When foamposite sneakers first came out in 1997, Chris Barnett wanted a pair badly. The molded design was considered an innovation and the latest in street fashion. Unfortunately, the shoes sold for about $180 a pair.
“My grandpa and my mom were like there’s no way I’m spending that much money on a sneaker,” he recalls.
These days, Barnett, 30, spends as much of his own money as he wants on sneakers, and he’s not alone in his fondness for upper-end athletic footwear. Barnett expects hundreds of “sneaker heads” to show up for Sole Purpose, a sneaker convention he’s organized Saturday at Abode Venue.
“I have attended one (sneaker convention) before, a couple years ago,” he said. “It wasn’t to this magnitude.”
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Sixteen vendor tables have been rented for the event. Some people will be selling shoes, some will be trading them, and some will just be showing off their personal collections.
“I’m going to display, but if the price is right, I’ll sell or trade,” said Alajae Allen, a Wichita resident who says he’s been into sneakers about five years and now owns about 50 pairs. “It doesn’t really matter. It’s something to do.”
Like many collectors, Allen wears some of his sneakers and keeps others in mint condition. Even used sneakers can be traded if they’re not too worn. “I wear them, but not too often,” Allen said.
His personal favorites: a pair of Black Cement Nike Air Jordan 3’s.
Another participant is Andy Kim, who owns Mathematics, a men’s clothing store, along with his bother, Minh Ho. Although Mathematics doesn’t currently sell sneakers, “they kind of go hand-in-hand with” with the street fashions the store carries, Kim said. “We’ve always been about shoes.”
Kim said he owns about 45 pairs of shoes; his brother “probably has like 150.”
“I think what it really is, you get so attached to a pair of shoes. Sometimes it’s quality. Sometimes it’s rarity. It’s like an action figure.”
Kim plans to display his boutique’s clothes alongside the family’s personal collection of shoes. In his opinion, the hottest sneakers right now are “any (Nike Air) Jordan 11’s.”
As a retailer, Kim is interested in how the shoe resale market operates. As he describes it, Nike sells its shoes in limited quantities, knowing they are going to rise in value – perhaps as a way of keeping the brand hot years after its most famous endorser, Michael Jordan, last scored a basket.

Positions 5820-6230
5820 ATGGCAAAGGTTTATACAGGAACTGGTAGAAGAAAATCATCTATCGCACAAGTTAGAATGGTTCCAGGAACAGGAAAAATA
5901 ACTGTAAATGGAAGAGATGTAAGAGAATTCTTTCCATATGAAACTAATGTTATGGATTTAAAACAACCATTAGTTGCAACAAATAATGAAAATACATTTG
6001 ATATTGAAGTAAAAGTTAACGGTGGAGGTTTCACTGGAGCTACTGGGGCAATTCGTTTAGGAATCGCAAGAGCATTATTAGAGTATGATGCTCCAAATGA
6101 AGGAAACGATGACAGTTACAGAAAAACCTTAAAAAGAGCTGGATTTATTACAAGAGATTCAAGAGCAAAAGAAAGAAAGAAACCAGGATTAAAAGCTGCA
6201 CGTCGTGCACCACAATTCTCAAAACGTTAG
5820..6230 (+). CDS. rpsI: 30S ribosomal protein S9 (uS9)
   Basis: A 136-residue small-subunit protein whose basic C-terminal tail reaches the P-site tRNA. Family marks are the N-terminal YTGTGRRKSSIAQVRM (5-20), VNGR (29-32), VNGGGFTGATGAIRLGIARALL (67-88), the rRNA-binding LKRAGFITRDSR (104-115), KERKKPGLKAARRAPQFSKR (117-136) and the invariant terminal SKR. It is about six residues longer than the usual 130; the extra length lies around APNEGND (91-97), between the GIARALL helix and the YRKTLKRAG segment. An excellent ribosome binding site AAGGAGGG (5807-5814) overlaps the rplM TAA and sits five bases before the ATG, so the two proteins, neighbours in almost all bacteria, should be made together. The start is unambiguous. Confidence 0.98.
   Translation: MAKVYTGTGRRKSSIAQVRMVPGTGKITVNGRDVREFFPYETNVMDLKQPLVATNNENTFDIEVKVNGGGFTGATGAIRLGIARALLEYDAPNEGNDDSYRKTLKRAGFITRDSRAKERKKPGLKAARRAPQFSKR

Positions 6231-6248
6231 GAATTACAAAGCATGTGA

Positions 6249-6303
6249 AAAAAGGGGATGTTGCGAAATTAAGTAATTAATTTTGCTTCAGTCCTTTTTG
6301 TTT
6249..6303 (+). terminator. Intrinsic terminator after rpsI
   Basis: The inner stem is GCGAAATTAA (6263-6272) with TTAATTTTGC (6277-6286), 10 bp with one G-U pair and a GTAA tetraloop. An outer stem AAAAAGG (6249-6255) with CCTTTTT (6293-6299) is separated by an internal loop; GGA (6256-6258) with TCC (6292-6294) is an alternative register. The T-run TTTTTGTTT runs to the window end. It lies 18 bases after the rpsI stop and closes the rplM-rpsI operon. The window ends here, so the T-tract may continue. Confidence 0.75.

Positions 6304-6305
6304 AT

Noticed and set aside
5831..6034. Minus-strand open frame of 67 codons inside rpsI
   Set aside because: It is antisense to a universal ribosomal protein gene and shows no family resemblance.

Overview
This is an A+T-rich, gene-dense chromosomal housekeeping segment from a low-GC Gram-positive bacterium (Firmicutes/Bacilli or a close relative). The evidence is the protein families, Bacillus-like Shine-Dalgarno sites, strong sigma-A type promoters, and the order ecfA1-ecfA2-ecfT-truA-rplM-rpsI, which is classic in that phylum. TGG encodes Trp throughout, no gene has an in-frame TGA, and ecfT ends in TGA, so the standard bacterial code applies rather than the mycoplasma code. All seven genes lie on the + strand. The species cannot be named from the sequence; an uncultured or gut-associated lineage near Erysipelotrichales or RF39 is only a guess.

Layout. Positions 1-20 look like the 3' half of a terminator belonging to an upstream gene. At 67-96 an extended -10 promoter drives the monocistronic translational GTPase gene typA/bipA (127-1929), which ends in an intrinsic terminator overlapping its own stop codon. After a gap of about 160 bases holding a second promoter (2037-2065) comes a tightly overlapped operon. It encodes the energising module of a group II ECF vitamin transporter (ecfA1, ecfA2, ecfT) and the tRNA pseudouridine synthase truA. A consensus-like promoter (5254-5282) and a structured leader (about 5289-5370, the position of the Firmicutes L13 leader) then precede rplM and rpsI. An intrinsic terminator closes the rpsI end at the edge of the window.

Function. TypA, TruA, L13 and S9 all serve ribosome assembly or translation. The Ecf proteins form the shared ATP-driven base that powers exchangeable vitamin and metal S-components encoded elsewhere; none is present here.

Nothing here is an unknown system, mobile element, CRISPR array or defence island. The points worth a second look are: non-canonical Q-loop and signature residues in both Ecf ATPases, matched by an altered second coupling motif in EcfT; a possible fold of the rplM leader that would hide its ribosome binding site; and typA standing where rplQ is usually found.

“It’s a really underground market that Nike is well aware of,” he said.
He predicts Sole Purpose will catch on.
“Other cities, like Oklahoma City, have these annually, and they’re real popular. I know people from Wichita who go to Kansas City for things like this, people that don’t even wear them.”
Barnett got his first pair of nice sneakers, a pair of Air Jordans, in 1990. “I have a picture somewhere of me in those sneakers,” he said. “When I was deep into my Jordan phase, I had like 63 pairs of them.”
He “fell out of love” with the Jordan line a couple years ago, though as a sneaker connoisseur he still keeps up with it. Today, he’s more into shoes endorsed by LeBron James and Penny Hardaway.
The most expensive of all may be a pair endorsed by entertainer Kanye West, which retailed for about $250. “Now, to resell that shoe, is like $5,000,” Barnett said.
Barnett expects at least one pair of Wests at the show. Another highlight, he said, should be a display by members of an Oklahoma City group called the OK Soles.
“They have a ton of Kevin Durant sneakers,” he said, referring to shoes endorsed by the Oklahoma Thunder NBA team star. “Every person in the group has a favorite line they go after. When they come together, it’s a really amazing display.”
Barnett, who works for the Sedgwick County Health Department, is promoting the convention along with fellow members of The CRWN marketing group. In addition to sneakers, the event will feature on-site hair cutting by Incision Premium Barbershop and music from DJ Carbon and hip hop artists Kyle Aaron and XV.